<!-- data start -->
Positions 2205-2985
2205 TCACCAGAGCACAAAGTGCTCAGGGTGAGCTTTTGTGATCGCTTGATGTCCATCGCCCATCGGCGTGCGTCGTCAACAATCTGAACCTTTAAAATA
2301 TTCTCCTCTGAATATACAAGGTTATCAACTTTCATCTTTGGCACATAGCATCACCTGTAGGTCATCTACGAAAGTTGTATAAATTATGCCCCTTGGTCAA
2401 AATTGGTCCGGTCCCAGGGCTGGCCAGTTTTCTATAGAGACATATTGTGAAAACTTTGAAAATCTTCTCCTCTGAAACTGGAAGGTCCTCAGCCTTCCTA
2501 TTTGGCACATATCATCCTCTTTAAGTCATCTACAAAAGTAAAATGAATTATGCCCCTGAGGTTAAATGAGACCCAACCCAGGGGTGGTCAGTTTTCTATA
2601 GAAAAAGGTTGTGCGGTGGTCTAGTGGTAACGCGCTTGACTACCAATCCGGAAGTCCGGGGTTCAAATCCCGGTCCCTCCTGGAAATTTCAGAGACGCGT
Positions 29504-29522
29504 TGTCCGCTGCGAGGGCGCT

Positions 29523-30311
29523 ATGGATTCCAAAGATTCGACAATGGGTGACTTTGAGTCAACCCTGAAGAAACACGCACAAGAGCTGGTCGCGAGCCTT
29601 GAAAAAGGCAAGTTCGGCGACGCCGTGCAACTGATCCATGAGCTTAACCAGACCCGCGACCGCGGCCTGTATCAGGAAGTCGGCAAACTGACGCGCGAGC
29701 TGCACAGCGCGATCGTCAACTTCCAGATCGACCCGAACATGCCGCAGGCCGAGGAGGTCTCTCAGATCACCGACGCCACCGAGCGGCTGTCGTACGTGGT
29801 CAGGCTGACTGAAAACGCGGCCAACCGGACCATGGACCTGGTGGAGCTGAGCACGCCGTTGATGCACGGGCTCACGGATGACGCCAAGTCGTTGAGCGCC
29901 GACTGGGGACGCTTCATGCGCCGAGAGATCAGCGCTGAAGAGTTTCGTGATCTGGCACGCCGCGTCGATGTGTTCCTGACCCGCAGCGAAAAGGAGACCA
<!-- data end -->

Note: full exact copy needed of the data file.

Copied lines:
Positions 2205-2985
2205 TCACCAGAGCACAAAGTGCTCAGGGTGAGCTTTTGTGATCGCTTGATGTCCATCGCCCATCGGCGTGCGTCGTCAACAATCTGAACCTTTAAAATA
2301 TTCTCCTCTGAATATACAAGGTTATCAACTTTCATCTTTGGCACATAGCATCACCTGTAGGTCATCTACGAAAGTTGTATAAATTATGCCCCTTGGTCAA
2401 AATTGGTCCGGTCCCAGGGCTGGCCAGTTTTCTATAGAGACATATTGTGAAAACTTTGAAAATCTTCTCCTCTGAAACTGGAAGGTCCTCAGCCTTCCTA
2501 TTTGGCACATATCATCCTCTTTAAGTCATCTACAAAAGTAAAATGAATTATGCCCCTGAGGTTAAATGAGACCCAACCCAGGGGTGGTCAGTTTTCTATA
2601 GAAAAAGGTTGTGCGGTGGTCTAGTGGTAACGCGCTTGACTACCAATCCGGAAGTCCGGGGTTCAAATCCCGGTCCCTCCTGGAAATTTCAGAGACGCGT
Positions 29504-29522
29504 TGTCCGCTGCGAGGGCGCT

Positions 29523-30311
29523 ATGGATTCCAAAGATTCGACAATGGGTGACTTTGAGTCAACCCTGAAGAAACACGCACAAGAGCTGGTCGCGAGCCTT
29601 GAAAAAGGCAAGTTCGGCGACGCCGTGCAACTGATCCATGAGCTTAACCAGACCCGCGACCGCGGCCTGTATCAGGAAGTCGGCAAACTGACGCGCGAGC
29701 TGCACAGCGCGATCGTCAACTTCCAGATCGACCCGAACATGCCGCAGGCCGAGGAGGTCTCTCAGATCACCGACGCCACCGAGCGGCTGTCGTACGTGGT
29801 CAGGCTGACTGAAAACGCGGCCAACCGGACCATGGACCTGGTGGAGCTGAGCACGCCGTTGATGCACGGGCTCACGGATGACGCCAAGTCGTTGAGCGCC
29901 GACTGGGGACGCTTCATGCGCCGAGAGATCAGCGCTGAAGAGTTTCGTGATCTGGCACGCCGCGTCGATGTGTTCCTGACCCGCAGCGAAAAGGAGACCA